• Submachine 6 also sees players engage with the computer elements of the machine.
    • Submachine 10 reveals this computer to be the entire submachine network.
  • Mind Screw: Becomes particularly prominent in the second installment.
    • Submachine Universe is devoted largely to presenting many of the various fan theories as to what's really going on.
  • New Game+: In Sub 9 returning to the temple after completing the game lets you explore what the area looks like in the eighth layer. There aren't many differences, but it's the only way to access the bonus section.
  • My God, What Have I Done?: The bonus material at the end of Submachine 8 reveals Mur really regrets having abandoned you (and all those who went before you) in Sub 6.
    • The bonus material in part 9 describes it hitting even harder when the other explorers lured Murtaugh to "the Knot", the place where all the layers meet and the one place Mur could perceive in less than 7 layers. The text describes him falling to his knees in horror when he finally discovered the damage he'd previously caused but couldn't see. Ultimately, he finds a way around this via the Karma Stabilizer as shown in Submachine 10.
  • Mysterious Backer: Murtaugh to the player.
  • Nothing Is Scarier: The empty places and eerie, creepy music throughout the series have this effect on some people (also noted in the YMMV tab).
    • When you first start Submachine 2, there is a record player providing background noise of chirping crickets and other peaceful woodsy sounds. When you turn it off, the actual soundtrack kicks in, which begins with a near-Scare Chord and is full of creaking and electronic distortion sounds. Nothing horrific happens, but you might spend a good few minutes waiting for it anyway.
    • The "Hell" room in Submachine Universe (Location 666) can be this, given that all the scary stuff in the room is only suggested or ambient. Visually it's a small room, dimly lit with red light, with a ladder that you cannot climb to the top of because it leads into absolute darkness... and the audio is loud, intense distortion noises, some of which sound like growling and shrieking.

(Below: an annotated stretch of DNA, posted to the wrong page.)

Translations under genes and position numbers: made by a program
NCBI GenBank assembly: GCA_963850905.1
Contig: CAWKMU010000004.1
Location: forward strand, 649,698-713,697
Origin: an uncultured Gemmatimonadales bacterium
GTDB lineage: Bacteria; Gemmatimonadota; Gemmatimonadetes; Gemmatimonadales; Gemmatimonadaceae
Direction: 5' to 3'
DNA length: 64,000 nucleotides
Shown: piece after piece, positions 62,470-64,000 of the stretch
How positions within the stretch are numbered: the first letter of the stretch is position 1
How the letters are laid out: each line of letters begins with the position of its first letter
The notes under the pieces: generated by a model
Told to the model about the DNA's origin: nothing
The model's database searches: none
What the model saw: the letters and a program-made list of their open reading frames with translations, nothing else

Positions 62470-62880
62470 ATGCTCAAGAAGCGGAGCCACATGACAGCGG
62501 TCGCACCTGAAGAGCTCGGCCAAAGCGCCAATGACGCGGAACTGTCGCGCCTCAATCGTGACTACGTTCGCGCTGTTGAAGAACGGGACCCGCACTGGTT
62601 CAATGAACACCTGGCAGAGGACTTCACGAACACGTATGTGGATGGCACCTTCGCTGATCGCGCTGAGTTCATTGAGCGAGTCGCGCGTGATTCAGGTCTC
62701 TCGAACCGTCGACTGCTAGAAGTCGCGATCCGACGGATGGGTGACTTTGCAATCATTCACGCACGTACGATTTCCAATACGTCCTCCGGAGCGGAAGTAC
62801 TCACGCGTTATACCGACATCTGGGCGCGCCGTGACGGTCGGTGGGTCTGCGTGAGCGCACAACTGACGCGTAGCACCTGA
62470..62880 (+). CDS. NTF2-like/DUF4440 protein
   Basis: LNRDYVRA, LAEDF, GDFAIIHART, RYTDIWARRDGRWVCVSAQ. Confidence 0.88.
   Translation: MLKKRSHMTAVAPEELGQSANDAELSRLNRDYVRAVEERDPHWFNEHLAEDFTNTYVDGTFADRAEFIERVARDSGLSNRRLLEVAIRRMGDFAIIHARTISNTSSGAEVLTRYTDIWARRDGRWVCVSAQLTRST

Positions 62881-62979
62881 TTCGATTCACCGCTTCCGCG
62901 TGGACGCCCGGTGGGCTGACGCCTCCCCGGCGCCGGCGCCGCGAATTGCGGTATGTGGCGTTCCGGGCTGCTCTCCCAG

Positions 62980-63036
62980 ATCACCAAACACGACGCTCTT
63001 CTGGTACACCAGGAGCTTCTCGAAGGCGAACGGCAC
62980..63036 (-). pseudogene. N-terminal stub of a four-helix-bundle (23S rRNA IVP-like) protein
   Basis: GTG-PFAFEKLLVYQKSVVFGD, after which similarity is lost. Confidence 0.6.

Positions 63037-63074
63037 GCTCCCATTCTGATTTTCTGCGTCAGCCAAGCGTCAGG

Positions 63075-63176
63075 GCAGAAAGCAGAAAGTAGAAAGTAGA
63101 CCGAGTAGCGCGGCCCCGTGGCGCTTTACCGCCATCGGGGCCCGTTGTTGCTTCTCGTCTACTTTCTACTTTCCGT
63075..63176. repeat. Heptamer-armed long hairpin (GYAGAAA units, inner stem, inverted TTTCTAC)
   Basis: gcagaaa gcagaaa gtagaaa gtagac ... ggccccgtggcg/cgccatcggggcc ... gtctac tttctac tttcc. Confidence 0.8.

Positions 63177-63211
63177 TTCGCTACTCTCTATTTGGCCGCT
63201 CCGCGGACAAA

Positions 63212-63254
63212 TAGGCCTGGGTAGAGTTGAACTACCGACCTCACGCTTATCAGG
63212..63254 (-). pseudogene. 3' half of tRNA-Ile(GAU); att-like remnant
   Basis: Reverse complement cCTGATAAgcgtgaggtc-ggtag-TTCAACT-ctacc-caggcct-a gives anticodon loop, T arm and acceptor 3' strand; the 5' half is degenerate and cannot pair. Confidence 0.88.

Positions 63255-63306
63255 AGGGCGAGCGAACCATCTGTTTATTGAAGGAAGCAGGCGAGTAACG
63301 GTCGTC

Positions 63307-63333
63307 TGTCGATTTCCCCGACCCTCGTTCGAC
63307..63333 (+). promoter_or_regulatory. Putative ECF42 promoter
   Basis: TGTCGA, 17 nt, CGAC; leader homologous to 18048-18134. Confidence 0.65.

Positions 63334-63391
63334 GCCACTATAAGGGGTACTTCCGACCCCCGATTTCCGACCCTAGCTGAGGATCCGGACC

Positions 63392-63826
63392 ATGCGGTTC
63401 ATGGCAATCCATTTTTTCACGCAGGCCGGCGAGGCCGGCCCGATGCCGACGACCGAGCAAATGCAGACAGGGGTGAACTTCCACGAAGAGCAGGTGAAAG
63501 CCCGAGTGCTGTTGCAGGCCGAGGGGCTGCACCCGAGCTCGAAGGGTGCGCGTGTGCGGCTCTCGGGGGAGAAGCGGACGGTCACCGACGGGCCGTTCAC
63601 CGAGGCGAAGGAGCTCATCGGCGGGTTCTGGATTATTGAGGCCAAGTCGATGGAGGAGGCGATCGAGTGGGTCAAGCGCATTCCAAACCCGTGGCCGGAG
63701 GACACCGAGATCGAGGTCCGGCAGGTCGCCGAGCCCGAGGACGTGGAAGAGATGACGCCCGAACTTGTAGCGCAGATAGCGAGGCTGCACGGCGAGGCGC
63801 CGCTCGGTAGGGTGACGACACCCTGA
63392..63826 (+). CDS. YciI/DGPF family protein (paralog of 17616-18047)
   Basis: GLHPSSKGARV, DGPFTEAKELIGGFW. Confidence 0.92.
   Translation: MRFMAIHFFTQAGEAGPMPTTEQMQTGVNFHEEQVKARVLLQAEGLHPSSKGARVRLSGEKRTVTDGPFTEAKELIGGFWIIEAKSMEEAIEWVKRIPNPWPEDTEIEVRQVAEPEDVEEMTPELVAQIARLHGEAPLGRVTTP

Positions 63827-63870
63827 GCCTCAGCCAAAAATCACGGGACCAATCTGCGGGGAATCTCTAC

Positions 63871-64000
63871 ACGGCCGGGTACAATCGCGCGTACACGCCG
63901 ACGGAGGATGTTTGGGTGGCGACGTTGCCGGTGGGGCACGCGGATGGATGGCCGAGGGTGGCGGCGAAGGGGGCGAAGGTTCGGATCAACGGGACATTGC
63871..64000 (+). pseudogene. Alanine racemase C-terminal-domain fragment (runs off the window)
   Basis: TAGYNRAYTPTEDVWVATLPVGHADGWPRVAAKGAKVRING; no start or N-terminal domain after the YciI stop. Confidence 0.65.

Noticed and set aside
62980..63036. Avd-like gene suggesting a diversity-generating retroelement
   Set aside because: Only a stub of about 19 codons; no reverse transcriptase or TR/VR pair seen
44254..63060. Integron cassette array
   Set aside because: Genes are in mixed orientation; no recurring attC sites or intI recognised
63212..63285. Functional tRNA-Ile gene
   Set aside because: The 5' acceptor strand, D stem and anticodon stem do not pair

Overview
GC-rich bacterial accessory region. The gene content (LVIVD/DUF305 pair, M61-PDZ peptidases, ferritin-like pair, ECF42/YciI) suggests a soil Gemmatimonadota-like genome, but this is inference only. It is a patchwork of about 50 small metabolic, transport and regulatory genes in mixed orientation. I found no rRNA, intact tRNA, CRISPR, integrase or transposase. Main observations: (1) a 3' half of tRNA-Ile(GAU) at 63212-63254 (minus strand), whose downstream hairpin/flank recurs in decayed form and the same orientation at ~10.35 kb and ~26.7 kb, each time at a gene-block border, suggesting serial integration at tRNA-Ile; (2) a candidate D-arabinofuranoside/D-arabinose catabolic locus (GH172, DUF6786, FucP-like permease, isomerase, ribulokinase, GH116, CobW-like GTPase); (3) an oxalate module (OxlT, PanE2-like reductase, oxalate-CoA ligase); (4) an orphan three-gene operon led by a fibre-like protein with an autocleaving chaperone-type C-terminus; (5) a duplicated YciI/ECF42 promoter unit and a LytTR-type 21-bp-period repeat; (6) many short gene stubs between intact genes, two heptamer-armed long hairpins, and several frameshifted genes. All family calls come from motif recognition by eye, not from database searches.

• Numbers Stations: Radios are generally tuned in to a numbers station. The significance of this is yet to be revealed (assuming it's not just a general Mind Screw).
  • Ontological Mystery
  • Or Was It a Dream?: The second game starts with you completing the first game on an arcade machine, and ends with you realizing your "escape" was just another game. The "or was it?" part comes in when you realize what your inventory is at the beginning of the second game - the diary entry, as well as the Wisdom Gem you can find in the extended version of the first. You no longer have the coin, but then again, you did just play an arcade game.
  • Orwellian Retcon: The current version of The Basement is the fifth incarnation. The original notably lacks Wisdom Gems, which only became a thing with The Lighthouse. The most recent change replaces the realistically rendered Euro coin with an "ancient coin" drawn in the style of the Mayan iconography in later games, removing what would seem to be a fairly direct (unlike, for example, the vague references to the "lands of Kent", which don't seem to be any of the real Kents) tie to the real world.
  • Pixel Hunt: Quite often, a player has to search carefully through the scenery to find whatever objects they require to advance. This is especially true for the well hidden secrets needed to unlock bonus content.
  • Portal Network: In multiple flavours. Not only are there the teleporters that use the three-coordinate system, but there are a much older set of two-coordinate portals and as of The Core, Murtaugh's karma portals, and the Winter Garden doorways. The machine that lets you cross between "layers" in The Plan and The Temple probably counts as well. The Exit adds an older binary version of the three-coordinare teleporters and simple two way portals that let you pass through walls, as well as having the karma portals break through at points on the other networks.
  • Red Herring: Quite a few in Submachine F L F.